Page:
For Noella Gabriel, cofounder and president of Elemis, the brand-building journey has been a long one.
Elemis started out under a public company, Steiner Leisure, before being acquired by L Catterton and eventually, L’Occitane en Provence for $900 million. But Gabriel noted that she wished an event like BeautyVest had been around in the company’s early days.
“I built a brand over 30 years, and how I wish there was a forum like this in the first 10 years of my starting out. It would have prevented me from making a lot of mistakes, and spending a lot of somebody else’s money,” Gabriel said.
The company learned lessons — like running a lean business — during its early days, she said. “Publicly owned was a great training because we were taught then to run something very lean and mean. We had very little budget but we were very creative with it,” Gabriel said.
While she acknowledged that money is important when it comes to running a business, she said “raw passion” and “a little bit of gut feeling” need to be involved, too.
“In Elemis, we’ve always done things differently. We’ve always pushed the boundaries — 30 years ago, we were bold enough to launch a lifestyle concept in skin care,” Gabriel said.
She used her background as an aromatherapist and beauty therapist to inform decisions around skin care from the early days, she noted. “Your skin is how it is because of your lifestyle choices yesterday — the red glass of wine last night or the odd cigarette today,” Gabriel said.
For Elemis, education and connecting to the consumer has played a big role in the brand’s success. “Don’t miss that moment when the customer comes up to the counter,” Gabriel said.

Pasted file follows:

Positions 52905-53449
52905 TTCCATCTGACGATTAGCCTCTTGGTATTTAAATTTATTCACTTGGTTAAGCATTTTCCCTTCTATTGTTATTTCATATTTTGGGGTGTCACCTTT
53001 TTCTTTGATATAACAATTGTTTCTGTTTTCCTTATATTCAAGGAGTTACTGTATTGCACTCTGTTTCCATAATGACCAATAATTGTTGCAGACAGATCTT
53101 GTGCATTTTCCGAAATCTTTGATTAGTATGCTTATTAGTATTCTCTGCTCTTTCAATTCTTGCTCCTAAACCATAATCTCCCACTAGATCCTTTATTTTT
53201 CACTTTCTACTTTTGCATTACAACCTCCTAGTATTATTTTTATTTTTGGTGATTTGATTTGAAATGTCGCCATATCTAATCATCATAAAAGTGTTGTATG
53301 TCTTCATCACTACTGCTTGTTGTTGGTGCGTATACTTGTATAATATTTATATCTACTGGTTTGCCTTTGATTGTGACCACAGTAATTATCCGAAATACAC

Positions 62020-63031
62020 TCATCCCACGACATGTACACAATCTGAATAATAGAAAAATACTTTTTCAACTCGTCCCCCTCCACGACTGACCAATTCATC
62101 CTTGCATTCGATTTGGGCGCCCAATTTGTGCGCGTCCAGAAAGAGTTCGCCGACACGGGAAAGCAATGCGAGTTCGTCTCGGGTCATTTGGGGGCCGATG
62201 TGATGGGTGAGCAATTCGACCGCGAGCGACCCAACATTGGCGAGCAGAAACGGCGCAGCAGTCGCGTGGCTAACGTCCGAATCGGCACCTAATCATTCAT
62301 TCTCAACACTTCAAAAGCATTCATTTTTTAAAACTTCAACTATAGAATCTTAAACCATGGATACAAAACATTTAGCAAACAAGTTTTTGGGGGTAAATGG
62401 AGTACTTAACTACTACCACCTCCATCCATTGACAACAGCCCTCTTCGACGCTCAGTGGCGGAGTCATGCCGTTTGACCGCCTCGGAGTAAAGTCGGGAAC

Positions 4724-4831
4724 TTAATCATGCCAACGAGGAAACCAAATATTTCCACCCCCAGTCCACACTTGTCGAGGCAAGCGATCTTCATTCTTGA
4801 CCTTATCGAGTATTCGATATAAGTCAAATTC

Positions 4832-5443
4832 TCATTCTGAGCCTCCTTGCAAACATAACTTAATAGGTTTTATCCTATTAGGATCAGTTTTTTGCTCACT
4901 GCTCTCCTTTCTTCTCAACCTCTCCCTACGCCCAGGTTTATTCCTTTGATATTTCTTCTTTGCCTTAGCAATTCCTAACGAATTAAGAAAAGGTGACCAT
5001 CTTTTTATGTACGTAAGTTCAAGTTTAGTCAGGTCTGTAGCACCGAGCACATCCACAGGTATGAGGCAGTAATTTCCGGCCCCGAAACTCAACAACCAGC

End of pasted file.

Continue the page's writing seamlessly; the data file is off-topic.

But thinking outside the box has been important, too. “I look very rarely in the department stores because if it’s done, why am I copying it? What’s in it for me?” Gabriel said.
During the course of building Elemis, Gabriel had a daughter, Kate, who worked at Elemis over the summer. “She’s very critical,” Gabriel said. “Millennials, you know, they have a lot to say.”
Inside the company, Gabriel thinks of her role now as a mentor more than a leader, she said. “I get great, talented people, and I just steer them. They may not know they’re being steered, but they get a little nudge in the right direction,” Gabriel said.
Her intuition has played a big role in all parts of the brand — down to the acquisition.
During a flurry of meetings — “it really is like speed dating” — she wound up meeting Reinold Geiger, the head of L’Occitane. “This gentleman walked in…and he walked out, and this is absolutely true, I went, ‘Wow, God, wouldn’t I love to be working with that guy.’ That’s true, and I still had another 20 meetings to do.
“Something clicked, and I knew this was the brand to acquire us to take us to the next level,” Gabriel said.
And while she is primarily guided by gut, she does take time to think on some decisions, she said.
“Every big decision is worth one night’s sleep,” Gabriel said.
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